Yet Another Diaspora. This Time on Our Own Doorstep (UPDATE)
The United Nations High Commissioner for Refugees’ (UNHCR) has just published the latest annual “Global Trends – Forced Displacement” report for 2018 and, as feared (below), the global population of forcibly displaced increased by 2.3 million people in the past year.
Also as expected, the huge number of people fleeing Venezuela was a significant factor in the increase, with some 3.4 million outside the country by the end of 2018.
If there is a silver lining to this humanitarian crisis, it could be the fact that, during 2018, 2.9 million displaced people returned to their areas or countries of origin.
But don’t clap yet, “Returns have not kept pace with the rate of new displacements,” the report says.
As a consequence of the Iraq war, the world witnessed “the largest diaspora in the Middle East since 1948.”
It would not be the last one.
Two years ago, in an article dealing with “the global population of displaced people,” The New York Times reported that the new total of 65.6 million people forcibly displaced* from their homes was the highest in all of history. Subsequently, the Times clarified that this figure was the highest “since World War II, not the highest in all of history.”
While I have no idea how many people have been displaced from their homes due to war, violence and persecution in all of history, if humanity continues on its present course it is conceivably that, one day, this “modern civilization” may make the original Times statement become tragic reality.
The 2018 United Nations High Commissioner for Refugees’ (UNHCR) annual “Global Trends” report found that in just one more year, 2017, nearly another three million displaced people had been added to the rolls of infamy, bringing the cumulative total of displaced people to 68.5 million. This number was fueled in large part by crises in Syria, the Democratic Republic of Congo and Myanmar, according to the UNHCR.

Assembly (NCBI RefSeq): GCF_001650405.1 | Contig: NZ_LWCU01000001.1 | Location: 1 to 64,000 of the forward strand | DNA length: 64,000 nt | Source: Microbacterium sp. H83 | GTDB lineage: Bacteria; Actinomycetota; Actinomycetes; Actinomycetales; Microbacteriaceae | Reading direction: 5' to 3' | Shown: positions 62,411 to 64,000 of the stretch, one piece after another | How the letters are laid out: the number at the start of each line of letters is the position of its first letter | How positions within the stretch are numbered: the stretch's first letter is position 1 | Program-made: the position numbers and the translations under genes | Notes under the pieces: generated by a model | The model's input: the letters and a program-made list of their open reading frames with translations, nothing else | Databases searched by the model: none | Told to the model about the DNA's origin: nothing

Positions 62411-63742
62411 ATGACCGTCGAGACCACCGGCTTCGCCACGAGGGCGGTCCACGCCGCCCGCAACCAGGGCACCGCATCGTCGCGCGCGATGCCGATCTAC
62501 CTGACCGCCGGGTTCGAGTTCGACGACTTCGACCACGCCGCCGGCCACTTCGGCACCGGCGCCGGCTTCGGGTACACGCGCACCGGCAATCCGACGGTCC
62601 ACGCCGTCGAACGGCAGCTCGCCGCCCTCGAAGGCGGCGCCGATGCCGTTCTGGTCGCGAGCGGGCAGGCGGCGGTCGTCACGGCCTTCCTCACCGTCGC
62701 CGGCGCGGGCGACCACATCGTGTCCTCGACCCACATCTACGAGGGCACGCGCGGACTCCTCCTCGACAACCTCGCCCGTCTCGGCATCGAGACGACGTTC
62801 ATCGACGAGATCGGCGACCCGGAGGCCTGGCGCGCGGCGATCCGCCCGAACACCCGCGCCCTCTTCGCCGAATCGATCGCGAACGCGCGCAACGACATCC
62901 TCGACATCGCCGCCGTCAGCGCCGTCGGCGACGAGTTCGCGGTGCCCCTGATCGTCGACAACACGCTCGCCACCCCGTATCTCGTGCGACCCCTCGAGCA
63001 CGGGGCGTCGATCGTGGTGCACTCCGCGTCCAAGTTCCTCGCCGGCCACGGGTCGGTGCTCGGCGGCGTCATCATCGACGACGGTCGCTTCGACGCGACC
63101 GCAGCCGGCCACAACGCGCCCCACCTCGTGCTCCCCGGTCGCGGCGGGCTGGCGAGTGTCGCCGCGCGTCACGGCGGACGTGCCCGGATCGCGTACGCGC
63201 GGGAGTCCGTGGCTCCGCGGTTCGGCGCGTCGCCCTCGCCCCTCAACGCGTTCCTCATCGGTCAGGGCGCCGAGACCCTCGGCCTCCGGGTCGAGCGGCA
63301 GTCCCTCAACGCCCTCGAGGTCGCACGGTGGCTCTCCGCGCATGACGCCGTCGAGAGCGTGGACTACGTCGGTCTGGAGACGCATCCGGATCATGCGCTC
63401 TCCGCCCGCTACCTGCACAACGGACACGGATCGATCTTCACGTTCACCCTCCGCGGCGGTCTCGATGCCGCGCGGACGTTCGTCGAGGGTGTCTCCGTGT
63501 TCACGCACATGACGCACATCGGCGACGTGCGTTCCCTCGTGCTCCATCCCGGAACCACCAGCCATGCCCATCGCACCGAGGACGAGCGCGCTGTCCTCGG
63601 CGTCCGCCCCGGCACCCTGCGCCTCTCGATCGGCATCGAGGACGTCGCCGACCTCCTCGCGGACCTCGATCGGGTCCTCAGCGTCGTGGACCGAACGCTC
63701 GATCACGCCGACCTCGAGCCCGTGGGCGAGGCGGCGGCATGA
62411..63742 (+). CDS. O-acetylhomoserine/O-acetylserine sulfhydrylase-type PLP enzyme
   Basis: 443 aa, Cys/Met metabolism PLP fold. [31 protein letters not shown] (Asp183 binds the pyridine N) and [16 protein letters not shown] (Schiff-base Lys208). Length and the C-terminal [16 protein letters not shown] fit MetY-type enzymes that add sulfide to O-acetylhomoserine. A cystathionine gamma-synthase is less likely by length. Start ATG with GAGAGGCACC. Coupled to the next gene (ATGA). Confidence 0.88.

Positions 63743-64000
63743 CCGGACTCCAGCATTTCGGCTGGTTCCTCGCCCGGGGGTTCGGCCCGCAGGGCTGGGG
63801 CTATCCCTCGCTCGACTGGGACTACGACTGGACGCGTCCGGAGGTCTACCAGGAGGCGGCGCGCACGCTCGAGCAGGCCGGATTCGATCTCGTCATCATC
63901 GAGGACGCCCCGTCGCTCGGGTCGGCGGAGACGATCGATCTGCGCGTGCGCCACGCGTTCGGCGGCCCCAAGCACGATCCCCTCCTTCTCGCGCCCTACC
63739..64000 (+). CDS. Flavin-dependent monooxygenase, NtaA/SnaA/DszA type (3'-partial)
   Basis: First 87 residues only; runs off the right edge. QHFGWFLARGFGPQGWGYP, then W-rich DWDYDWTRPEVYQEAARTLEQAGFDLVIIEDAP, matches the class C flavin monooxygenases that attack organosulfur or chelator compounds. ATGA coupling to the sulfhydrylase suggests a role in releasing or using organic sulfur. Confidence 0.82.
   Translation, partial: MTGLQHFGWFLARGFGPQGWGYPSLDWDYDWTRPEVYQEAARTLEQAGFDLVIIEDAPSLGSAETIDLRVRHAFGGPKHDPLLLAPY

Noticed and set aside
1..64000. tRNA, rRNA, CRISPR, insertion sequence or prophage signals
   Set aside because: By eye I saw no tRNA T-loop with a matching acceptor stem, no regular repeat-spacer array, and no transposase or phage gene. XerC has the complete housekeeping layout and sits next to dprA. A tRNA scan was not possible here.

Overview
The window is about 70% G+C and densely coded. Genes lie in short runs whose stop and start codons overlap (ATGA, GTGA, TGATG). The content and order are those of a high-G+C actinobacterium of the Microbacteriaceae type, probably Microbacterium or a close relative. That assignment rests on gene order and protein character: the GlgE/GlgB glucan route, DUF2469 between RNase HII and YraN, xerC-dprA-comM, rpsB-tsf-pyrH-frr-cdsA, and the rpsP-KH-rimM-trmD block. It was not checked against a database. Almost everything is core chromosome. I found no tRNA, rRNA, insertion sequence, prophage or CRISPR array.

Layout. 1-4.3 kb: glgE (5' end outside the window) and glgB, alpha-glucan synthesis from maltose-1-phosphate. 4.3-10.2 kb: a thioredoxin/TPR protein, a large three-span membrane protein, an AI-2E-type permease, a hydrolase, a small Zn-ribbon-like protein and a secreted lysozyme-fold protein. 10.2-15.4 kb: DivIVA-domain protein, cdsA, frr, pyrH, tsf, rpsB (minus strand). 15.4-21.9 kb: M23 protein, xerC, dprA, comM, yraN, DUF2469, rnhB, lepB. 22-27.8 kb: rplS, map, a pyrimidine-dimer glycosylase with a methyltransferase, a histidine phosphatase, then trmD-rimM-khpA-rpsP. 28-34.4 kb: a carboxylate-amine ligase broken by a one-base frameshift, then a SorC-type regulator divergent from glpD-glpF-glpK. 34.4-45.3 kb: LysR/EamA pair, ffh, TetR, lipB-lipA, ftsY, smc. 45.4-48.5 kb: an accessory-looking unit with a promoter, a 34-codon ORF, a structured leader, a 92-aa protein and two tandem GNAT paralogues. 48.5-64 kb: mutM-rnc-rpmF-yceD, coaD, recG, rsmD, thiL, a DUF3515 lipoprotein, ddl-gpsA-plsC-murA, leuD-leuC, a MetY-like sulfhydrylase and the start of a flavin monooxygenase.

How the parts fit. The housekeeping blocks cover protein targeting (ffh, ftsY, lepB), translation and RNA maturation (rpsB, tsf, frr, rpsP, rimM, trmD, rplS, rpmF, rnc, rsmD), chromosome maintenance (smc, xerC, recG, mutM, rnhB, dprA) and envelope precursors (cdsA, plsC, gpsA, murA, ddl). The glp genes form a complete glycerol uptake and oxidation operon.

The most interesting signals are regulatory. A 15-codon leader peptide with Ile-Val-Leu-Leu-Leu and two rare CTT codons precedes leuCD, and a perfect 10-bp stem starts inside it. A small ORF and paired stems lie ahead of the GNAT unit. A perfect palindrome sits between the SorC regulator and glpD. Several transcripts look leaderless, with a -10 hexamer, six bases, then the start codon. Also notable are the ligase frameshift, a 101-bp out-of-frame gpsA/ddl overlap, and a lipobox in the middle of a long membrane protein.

While the 2019 report has not yet been released, it is likely that, once again, a few more million displaced persons will have been added.
Since the end of 2017, the world has witnessed yet another diaspora, this time taking place on our own doorstep, as Venezuela’s social, political, economic and humanitarian institutions and safeguards collapsed under the regime of President Nicolás Maduro, resulting in the worst migratory crisis in our hemisphere’s recent history.
Already in February of this year, the UNHCR reported that, as of 2018, the number of Venezuelans who had fled their country because of poverty, hunger, violence, and persecution was 3.4 million and warned of “massive humanitarian implications.”
Even more alarming, the Brookings Institution, recently estimated that, based on oil production and other financial factors, “the total number of Venezuelan migrants and refugees around the world could reach 8.2 million.” That is an additional five million, surpassing the Syrian refugee crisis.
But where are these unfortunate people going?